OJ Simpson's estate backtracks on claims about alleged victims families

OJ Simpson wanted "suitable monument" to be built at his grave

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OJ Simpsons attorney to ensure Goldman get funds from $33.5 million death judgment. — Reuters/File
OJ Simpson's attorney to ensure Goldman get funds from $33.5 million death judgment. — Reuters/File

OJ Simpson’s attorney and executor of his estate, Malcolm LaVegrne, has backtracked on a recent claim he made about the families of alleged murder victims.

Earlier this week, LaVegrne vowed to prevent families of alleged murder victims, specifically Ron Goldman's, from receiving funds from a $33.5 million wrongful death judgment, which found Simpson liable for the killings.

He said: "It’s my hope that the Goldmans get zero, nothing. Them specifically. And I will do everything in my capacity as the executor or personal representative to try and ensure that they get nothing."

However, LaVegrne on Monday told The Hollywood Reporter (THR) via phone that he will ensure that the estate will accept any claim made by Goldman's parents to reclaim the money and "will be handled in accordance with Nevada law."

He admitted that his earlier remarks were not in response to Ron's father Fred Goldman, but toward his attorneys.

"Within an hour of knowing that OJ died, he started talking sh**. My advocate instinct is was, 'Oh, you’re gonna keep sh****** on him even after he’s dead?’" he said.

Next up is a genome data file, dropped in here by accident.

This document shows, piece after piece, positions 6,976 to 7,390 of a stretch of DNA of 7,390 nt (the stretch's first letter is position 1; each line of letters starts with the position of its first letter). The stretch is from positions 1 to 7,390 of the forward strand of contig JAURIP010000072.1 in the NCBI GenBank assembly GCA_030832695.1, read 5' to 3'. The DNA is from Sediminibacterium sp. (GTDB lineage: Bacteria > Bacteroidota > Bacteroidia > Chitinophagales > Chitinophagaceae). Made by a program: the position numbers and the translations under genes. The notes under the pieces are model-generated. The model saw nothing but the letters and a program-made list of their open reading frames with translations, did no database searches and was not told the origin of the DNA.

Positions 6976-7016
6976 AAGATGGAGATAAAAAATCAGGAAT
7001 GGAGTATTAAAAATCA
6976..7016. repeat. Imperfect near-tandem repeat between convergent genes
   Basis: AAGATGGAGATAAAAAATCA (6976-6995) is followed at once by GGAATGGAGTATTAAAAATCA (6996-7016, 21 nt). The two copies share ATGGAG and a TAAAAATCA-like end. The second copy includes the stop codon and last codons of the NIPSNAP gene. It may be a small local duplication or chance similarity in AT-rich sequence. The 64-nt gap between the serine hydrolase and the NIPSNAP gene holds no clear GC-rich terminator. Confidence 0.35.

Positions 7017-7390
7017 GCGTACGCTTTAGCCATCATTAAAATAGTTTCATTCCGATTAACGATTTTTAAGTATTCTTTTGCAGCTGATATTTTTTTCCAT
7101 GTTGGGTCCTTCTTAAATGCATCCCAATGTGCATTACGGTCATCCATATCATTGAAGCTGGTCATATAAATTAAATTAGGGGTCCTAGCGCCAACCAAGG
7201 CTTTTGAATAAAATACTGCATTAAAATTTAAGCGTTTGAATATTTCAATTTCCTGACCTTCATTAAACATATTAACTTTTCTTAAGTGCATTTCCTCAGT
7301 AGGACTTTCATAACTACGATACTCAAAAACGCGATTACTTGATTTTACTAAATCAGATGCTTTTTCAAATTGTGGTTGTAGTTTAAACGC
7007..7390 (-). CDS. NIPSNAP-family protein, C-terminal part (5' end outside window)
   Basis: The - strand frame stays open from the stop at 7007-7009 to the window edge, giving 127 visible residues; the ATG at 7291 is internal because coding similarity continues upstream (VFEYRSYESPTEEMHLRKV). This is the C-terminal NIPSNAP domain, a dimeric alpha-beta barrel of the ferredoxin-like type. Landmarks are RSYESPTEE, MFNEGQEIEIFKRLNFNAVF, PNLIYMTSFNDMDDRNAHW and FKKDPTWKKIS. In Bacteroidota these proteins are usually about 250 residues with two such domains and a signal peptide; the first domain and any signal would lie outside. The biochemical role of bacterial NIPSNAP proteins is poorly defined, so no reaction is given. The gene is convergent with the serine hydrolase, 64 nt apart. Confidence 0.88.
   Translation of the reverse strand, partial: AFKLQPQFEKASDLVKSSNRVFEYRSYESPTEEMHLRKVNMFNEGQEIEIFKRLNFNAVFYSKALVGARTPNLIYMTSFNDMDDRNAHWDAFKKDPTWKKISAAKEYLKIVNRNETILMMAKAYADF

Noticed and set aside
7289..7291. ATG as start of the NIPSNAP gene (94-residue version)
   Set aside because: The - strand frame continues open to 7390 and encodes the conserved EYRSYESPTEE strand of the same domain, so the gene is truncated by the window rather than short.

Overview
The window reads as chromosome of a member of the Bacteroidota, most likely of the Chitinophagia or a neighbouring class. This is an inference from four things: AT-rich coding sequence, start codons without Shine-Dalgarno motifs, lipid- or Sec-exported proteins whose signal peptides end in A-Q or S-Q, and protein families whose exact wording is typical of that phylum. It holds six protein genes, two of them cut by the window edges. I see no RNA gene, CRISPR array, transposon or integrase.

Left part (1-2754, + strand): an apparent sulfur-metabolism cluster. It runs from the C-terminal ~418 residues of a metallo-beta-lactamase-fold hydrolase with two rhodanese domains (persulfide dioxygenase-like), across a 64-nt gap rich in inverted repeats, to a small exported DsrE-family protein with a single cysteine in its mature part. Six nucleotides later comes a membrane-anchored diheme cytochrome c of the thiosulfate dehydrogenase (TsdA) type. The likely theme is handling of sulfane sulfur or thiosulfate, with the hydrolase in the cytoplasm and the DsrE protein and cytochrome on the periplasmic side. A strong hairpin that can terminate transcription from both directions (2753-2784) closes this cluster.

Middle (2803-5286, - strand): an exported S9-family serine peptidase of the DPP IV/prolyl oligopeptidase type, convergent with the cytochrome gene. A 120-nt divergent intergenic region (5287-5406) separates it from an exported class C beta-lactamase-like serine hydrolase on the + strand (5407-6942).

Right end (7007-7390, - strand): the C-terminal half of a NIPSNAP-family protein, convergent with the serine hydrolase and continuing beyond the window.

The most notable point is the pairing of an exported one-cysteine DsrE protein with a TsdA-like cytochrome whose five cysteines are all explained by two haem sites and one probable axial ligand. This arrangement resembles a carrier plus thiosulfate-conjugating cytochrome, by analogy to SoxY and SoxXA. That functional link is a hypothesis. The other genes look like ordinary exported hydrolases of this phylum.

"’Fine, you know? You get nothing.’ And so, those were my remarks then. But I backtracked, and they were pretty harsh remarks. And now I’m going in the other direction."

The National Football Association (NFL) star, who died aged 76 last week, was acquitted in 1995 of murdering ex-wife Nicole Brown Simpson and Goldman, who was her friend.

In 2022, Fred told THR that he has not seen any money from Simpson in relation to the judgment in the 1997 civil trial verdict — the total of which he said is raised by 10% each year.

LaVergne said that he plans to be "hypertransparent" with the families of Brown Simpson and Goldman, as he plans to invite Goldman’s mother and the person in control of Brown's estate to a meeting at his office.

“I’m going to show my homework before I even have to give it to the courts and see what we can do in terms of getting this estate in order,” LaVergne said.

While speaking with The Las Vegas Review Journal, LaVergne noted that there was no court order forcing Simpson to pay a civil judgment.

As part of his will, according to The Las Vegas Review Journal, Simpson asked that some of the money go toward putting a "suitable monument" at his grave.